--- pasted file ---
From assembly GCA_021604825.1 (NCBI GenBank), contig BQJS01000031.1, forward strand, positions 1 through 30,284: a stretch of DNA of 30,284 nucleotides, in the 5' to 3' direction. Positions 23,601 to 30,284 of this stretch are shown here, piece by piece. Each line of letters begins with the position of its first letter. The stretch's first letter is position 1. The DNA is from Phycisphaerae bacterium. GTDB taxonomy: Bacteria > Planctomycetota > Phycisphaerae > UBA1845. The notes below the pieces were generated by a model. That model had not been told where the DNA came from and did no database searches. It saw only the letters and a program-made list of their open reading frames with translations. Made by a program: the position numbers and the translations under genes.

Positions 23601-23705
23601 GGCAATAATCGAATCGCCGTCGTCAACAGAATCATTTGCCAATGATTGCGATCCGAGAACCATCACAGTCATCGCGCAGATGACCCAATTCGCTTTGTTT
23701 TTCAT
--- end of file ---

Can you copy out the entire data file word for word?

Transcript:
From assembly GCA_021604825.1 (NCBI GenBank), contig BQJS01000031.1, forward strand, positions 1 through 30,284: a stretch of DNA of 30,284 nucleotides, in the 5' to 3' direction. Positions 23,601 to 30,284 of this stretch are shown here, piece by piece. Each line of letters begins with the position of its first letter. The stretch's first letter is position 1. The DNA is from Phycisphaerae bacterium. GTDB taxonomy: Bacteria > Planctomycetota > Phycisphaerae > UBA1845. The notes below the pieces were generated by a model. That model had not been told where the DNA came from and did no database searches. It saw only the letters and a program-made list of their open reading frames with translations. Made by a program: the position numbers and the translations under genes.

Positions 23601-23705
23601 GGCAATAATCGAATCGCCGTCGTCAACAGAATCATTTGCCAATGATTGCGATCCGAGAACCATCACAGTCATCGCGCAGATGACCCAATTCGCTTTGTTT
23701 TTCAT